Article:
Health care is expensive, but you can safely save money on health care.
Many times when someone is ill, it's easy to tell if a visit to the doctor is necessary or not. But other times, it's not clear. During routine visits, ask your doctor what signs and symptoms warrant an immediate appointment, and for which it's appropriate to "wait and see" for a day or two.
If you're not sure if the sick person needs an appointment or not, call the doctor's office and ask to speak to the nurse or doctor. Make the phone call near the sick person, so you can assess anything the nurse or doctor asks you to, during the call (if the doctor and nurses are busy, you might have to give the information to the receptionist) .
If symptoms suddenly worsen after office hours, call the office anyway; the answering service will call the on-call doctor, who will in turn call you. The on-call doctor can advise you to either wait until the next day to bring the child in, or bring the child to the Emergency Room right away.
Before you call, be prepared to report:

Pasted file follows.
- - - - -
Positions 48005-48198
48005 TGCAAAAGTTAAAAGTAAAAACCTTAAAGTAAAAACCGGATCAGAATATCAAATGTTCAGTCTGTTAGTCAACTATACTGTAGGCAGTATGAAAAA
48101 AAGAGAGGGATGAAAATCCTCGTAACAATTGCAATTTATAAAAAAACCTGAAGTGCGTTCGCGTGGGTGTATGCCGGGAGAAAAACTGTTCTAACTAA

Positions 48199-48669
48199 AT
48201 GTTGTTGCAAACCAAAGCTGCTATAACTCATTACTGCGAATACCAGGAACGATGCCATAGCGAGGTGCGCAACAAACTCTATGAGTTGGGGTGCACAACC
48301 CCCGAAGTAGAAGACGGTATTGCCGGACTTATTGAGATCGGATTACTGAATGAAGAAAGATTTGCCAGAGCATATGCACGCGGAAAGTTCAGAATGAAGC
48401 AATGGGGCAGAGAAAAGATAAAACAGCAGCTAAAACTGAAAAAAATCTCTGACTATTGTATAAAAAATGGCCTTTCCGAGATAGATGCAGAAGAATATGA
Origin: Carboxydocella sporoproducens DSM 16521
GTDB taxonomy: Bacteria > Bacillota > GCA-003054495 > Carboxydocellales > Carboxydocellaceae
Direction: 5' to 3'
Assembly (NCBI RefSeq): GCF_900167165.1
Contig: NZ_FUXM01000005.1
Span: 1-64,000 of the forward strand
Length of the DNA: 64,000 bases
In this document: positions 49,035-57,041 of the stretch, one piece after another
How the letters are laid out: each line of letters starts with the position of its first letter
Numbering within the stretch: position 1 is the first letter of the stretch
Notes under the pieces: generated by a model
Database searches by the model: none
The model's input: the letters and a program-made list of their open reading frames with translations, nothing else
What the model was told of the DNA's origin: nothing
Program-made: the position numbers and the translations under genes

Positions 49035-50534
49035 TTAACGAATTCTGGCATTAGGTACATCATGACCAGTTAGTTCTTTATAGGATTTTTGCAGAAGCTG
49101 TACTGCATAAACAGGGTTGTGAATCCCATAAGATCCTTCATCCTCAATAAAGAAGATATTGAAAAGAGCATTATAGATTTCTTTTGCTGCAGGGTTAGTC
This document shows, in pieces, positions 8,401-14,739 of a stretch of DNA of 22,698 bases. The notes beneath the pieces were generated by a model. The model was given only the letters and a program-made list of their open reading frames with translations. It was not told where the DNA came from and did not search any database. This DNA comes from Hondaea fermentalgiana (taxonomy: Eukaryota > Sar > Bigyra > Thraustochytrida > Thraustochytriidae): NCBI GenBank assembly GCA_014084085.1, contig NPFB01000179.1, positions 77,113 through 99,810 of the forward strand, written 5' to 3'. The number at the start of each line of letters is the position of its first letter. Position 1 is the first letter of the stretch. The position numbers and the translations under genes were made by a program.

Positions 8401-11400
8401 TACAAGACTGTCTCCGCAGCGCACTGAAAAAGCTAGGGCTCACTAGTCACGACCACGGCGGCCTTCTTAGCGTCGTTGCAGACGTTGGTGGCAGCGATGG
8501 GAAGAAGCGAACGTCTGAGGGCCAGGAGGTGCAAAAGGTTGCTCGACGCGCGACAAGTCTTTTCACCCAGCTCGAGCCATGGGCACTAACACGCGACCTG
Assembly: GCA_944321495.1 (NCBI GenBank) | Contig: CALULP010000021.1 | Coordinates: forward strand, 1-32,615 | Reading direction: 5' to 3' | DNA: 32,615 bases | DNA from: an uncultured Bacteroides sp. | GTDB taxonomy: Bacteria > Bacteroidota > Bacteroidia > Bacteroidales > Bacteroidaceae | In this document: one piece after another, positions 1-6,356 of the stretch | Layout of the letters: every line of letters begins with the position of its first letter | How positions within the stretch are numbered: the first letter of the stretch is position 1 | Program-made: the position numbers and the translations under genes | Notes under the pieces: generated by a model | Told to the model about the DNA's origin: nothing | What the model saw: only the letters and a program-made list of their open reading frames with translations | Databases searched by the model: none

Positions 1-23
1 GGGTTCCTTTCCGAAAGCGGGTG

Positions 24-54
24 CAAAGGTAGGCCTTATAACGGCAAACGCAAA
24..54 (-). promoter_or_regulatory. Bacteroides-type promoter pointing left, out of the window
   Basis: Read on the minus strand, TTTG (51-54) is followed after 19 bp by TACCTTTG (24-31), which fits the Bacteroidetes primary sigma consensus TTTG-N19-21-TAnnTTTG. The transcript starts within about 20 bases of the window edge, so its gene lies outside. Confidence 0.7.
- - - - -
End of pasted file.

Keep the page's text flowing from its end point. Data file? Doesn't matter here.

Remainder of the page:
If your child is diagnosed with a highly contagious infection like bronchitis or strep throat, it is likely to spread to other family members. Ask the doctor if you can call in and describe the signs and symptoms if another family member becomes ill, rather than making another appointment. If you've built a trusting relationship with your doctor, he or she may call in a prescription without your having to schedule an additional appointment. However, if your doctor is reluctant to do this, respect his or her judgment; with the rise in antibiotic-resistant infections, many doctors want to confirm their diagnosis before prescribing a possibly unnecessary antibiotic.
If the nurse or doctor is not available to talk to you, leave a detailed message with the receptionist. Your call should be returned within several hours, at most. If the person is very ill, tell the receptionist and insist upon being called back as soon as possible.
If a visit is necessary, save money on treatment by:
When prescription medications are prescribed, ask the following questions and be sure the answers are clear before you leave the office.
These tips will help you avoid unnecessary visits to the doctor's office, take medications correctly, and safely save money when possible.
editor's note: your health is worth more than money. So never risk your health merely to save money.
Shelly Burke, RN, is the author of Home is Where the Mom Is. Home is Where the Mom Is is the most comprehensive resource for all moms, especially at-home moms. The above article is an excerpt from Home is Where the Mom Is. Shelly believes moms need to care for themselves, first, so they can better care for those around them. Shelly's next book, What Should I Say? is also available.
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